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A scarce and highly detailed miniature map of Havana, Cuba, made following the seizure of the city by British forces in 1762.

This finely-engraved map depicts the city and harbor of Havana, Cuba during the Seven Years' (or French & Indian) War. In 1761, Spain rashly entered the war on the side of France. From March to August, 1762, a massive British force of almost 30,000 men, under the command of the Earl of Albermarle, besieged Havana, guarded by the great castle of Fort Moro. The map shows the city and fort and pictographically details some of the action, including the fierce vollies of cannon fire eminating from the British ships. The 'Renvois', or key, gives a detailed account of the siege. Although the British succeded in taking the city, then the largest port in Spanish America, they soon returned it to Spain, in exchange for Florida, pursuant to the Treaty of Paris (1763). While the map is of a modest size, the quality of the engraving and detail of the presentation provides a surprisingly thorough overview.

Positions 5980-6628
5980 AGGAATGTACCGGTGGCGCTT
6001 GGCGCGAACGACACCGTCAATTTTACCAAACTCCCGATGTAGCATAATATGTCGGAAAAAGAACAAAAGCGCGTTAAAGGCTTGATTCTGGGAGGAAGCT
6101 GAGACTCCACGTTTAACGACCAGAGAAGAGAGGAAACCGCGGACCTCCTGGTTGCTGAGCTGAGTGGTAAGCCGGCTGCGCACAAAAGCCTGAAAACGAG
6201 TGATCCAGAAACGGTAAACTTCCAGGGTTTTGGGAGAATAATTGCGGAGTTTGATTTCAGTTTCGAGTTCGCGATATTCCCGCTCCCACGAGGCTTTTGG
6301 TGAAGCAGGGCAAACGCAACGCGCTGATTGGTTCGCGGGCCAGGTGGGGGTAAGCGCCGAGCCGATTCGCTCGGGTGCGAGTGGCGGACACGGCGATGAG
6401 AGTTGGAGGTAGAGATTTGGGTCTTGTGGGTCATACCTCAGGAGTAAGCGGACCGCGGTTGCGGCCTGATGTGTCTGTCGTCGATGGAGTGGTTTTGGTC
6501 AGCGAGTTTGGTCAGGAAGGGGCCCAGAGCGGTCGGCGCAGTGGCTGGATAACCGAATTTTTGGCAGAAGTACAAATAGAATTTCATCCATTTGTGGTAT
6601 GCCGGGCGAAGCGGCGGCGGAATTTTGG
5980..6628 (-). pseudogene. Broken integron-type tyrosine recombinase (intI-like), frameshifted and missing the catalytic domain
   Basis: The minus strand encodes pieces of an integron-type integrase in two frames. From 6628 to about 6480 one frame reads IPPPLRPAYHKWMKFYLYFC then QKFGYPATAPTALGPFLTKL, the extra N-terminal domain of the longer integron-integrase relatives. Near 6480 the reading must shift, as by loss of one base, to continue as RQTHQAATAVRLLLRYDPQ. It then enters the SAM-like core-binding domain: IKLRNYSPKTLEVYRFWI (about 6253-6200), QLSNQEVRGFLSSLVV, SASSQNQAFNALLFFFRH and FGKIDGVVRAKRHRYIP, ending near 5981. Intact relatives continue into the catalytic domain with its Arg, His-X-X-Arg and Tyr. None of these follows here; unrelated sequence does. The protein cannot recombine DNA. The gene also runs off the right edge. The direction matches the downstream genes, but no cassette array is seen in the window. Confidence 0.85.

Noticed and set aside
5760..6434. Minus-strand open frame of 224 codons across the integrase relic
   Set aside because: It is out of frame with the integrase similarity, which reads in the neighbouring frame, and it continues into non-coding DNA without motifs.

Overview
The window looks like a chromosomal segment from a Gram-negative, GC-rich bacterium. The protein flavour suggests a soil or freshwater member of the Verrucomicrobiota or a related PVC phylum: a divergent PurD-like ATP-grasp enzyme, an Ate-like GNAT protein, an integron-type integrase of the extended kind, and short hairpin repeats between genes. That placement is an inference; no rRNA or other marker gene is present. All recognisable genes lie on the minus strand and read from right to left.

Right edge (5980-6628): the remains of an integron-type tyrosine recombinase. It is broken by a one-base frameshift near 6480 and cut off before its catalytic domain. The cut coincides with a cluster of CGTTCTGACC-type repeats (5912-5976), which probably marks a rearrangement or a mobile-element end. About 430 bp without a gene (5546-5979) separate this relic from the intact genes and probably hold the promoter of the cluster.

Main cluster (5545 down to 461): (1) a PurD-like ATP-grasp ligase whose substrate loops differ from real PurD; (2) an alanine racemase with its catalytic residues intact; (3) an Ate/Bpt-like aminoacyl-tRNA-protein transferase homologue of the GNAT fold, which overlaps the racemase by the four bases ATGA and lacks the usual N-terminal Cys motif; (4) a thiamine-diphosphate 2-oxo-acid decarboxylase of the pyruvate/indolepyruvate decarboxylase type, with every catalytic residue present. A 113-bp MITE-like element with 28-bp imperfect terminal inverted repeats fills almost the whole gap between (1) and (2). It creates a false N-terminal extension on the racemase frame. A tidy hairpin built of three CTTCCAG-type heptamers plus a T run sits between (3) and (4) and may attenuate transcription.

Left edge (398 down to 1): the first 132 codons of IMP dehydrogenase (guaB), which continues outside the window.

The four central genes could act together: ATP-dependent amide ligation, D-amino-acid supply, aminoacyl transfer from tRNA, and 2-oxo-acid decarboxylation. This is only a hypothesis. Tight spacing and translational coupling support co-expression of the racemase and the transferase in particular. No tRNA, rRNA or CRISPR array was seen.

This map was issued by Beaurain in 1765, both to serve as one of the border illustations added to his great wall map recording the events of the Seven Years' War, the Carte de Allemagne... (1765), and, as is the case here, as a separately-issued map, mounted on larger piece of paper and bound into a made-to-order atlas.

Condition Description
Copper-engraved map, trimmed to neatline and mounted on a larger sheet of paper with gilt-edges, as issued.
Phillips, 'Atlases', no.2813.